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Mobile publics: encounter of a new kind?

Monika Büscher (Sociologue)
11 December 2012

Attached to our smart phones, we’ve never been so connected, but what are the implications for traditional social interactions, asks Dr Monika Büscher. And how is it changing our awareness and involvement in politics?

I want to talk about mobile publics. When you think about publics you tend to think about the Greek agora, big political decisions, or also the imagined communities that Benedict Anderson talks about – all the newspaper readers reading the paper at 8 o’clock in the morning and sharing with the imagined community. But as the relationship between physical and virtual spaces is changing, what’s possible in terms of forming publics is also changing.

Mimi Sheller is one of the people who first talked about this, how the convergence of physical and virtual spaces is actually making it possible for momentary gelling of publics across different social spaces and scales, even globally. And that’s something that’s very interesting. And it’s important to think about as something that’s not so much driven by technology, or some other mysterious mechanism. It’s actually something that’s being brought into reality through the ways in which increasing numbers of us are living mobile lives. So the way in which we move around actually makes and transforms societies, environments. It also enacts what it means to be human differently, and I’m going to talk about some examples of the implications of that. For example, a move from democracy to demodynamics, possibly. I’m also going to talk about some possibilities that we as scholars are generating from this: what can we do about it? How can we amplify the positive aspects of this and maybe control the less desirable ones?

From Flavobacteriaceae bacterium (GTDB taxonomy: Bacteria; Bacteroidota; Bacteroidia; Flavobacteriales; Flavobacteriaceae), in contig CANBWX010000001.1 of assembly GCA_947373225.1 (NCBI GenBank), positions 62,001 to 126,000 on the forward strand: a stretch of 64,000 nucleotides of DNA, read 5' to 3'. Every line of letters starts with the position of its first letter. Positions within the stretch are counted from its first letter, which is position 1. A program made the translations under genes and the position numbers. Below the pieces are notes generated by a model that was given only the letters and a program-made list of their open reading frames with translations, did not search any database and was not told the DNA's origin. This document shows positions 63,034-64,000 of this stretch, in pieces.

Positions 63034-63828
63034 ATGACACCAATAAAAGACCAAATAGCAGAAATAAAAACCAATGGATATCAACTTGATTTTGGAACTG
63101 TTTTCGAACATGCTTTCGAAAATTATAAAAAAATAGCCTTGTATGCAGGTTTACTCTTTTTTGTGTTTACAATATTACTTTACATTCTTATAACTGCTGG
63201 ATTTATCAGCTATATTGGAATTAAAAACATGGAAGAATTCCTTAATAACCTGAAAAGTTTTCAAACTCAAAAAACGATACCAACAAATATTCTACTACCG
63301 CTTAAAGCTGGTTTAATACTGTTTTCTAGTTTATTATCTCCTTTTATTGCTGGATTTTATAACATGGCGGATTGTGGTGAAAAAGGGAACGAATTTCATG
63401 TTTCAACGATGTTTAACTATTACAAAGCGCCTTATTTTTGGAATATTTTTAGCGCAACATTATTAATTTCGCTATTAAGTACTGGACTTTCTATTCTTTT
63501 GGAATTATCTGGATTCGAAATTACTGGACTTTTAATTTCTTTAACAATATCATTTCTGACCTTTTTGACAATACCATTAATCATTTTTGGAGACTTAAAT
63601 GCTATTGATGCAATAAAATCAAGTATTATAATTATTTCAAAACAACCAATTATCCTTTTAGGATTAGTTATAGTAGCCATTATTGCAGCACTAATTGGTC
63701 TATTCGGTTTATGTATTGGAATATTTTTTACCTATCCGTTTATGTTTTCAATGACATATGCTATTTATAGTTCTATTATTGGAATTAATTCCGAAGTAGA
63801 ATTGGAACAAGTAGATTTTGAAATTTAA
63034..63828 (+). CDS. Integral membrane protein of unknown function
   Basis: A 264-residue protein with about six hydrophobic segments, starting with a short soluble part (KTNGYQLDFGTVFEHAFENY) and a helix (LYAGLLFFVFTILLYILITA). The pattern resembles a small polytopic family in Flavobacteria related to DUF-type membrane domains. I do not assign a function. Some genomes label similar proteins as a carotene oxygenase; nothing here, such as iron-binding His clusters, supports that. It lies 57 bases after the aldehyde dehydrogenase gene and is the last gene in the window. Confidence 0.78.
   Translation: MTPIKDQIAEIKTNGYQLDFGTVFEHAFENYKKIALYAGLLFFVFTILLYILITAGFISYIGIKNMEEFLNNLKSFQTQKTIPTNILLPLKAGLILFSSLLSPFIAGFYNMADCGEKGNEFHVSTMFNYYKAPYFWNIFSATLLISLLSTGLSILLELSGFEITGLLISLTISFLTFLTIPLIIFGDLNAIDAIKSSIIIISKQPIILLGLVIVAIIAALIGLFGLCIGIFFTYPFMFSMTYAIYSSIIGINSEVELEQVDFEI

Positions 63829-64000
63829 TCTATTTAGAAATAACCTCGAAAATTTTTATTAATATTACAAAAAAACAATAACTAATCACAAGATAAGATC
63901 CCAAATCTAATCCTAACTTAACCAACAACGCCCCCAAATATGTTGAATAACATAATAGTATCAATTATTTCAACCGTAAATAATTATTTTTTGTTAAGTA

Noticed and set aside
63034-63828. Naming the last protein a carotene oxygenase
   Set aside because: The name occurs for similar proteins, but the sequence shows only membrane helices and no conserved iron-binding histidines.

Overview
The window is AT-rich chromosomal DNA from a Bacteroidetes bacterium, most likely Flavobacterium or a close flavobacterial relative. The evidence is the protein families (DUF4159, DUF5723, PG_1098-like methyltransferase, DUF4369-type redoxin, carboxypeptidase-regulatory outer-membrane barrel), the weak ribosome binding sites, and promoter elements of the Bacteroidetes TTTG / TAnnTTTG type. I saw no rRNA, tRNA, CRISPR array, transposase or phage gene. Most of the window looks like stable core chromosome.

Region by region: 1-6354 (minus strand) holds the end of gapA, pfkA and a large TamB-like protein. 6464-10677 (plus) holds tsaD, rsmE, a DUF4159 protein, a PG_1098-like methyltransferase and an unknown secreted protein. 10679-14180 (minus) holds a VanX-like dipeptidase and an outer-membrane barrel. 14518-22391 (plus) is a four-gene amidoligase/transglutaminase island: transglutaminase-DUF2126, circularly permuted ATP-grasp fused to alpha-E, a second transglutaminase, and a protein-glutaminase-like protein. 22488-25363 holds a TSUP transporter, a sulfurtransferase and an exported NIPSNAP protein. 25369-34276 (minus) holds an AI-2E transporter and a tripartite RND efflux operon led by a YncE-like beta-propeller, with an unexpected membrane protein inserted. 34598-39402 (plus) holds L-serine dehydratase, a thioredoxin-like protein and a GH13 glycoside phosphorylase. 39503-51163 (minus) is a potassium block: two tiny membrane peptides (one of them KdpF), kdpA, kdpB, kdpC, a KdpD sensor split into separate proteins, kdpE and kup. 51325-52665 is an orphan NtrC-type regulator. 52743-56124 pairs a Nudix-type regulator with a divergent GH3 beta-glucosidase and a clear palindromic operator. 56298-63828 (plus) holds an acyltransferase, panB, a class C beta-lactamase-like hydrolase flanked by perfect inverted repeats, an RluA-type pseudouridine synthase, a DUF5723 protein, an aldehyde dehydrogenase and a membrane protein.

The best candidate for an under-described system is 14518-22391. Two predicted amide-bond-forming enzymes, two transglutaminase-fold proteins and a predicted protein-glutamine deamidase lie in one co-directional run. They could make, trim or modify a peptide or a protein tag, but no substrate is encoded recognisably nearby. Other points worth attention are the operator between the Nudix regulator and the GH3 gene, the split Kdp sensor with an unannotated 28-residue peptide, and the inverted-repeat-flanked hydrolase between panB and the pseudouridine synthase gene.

Pioneering mobile methods to explore public spaces

To get us into the mood of what public space is, I’d like to take us back to the 1970s, when William Whyte, an urban planner and architect, was very concerned about what was happening to public spaces. At the time there was a policy that stipulated that every office building, when they put it up, they also had to build a civic plaza. But when he looked at those open public spaces they were all empty. He was trying to understand why, in comparison, many other spaces actually weren’t. So he tried to study what makes a public space successful. He pioneered mobile methods in some respects, putting cameras on top of high-rise buildings, studying how people were moving around in public spaces, also using cameras on the ground, following how people were moving around.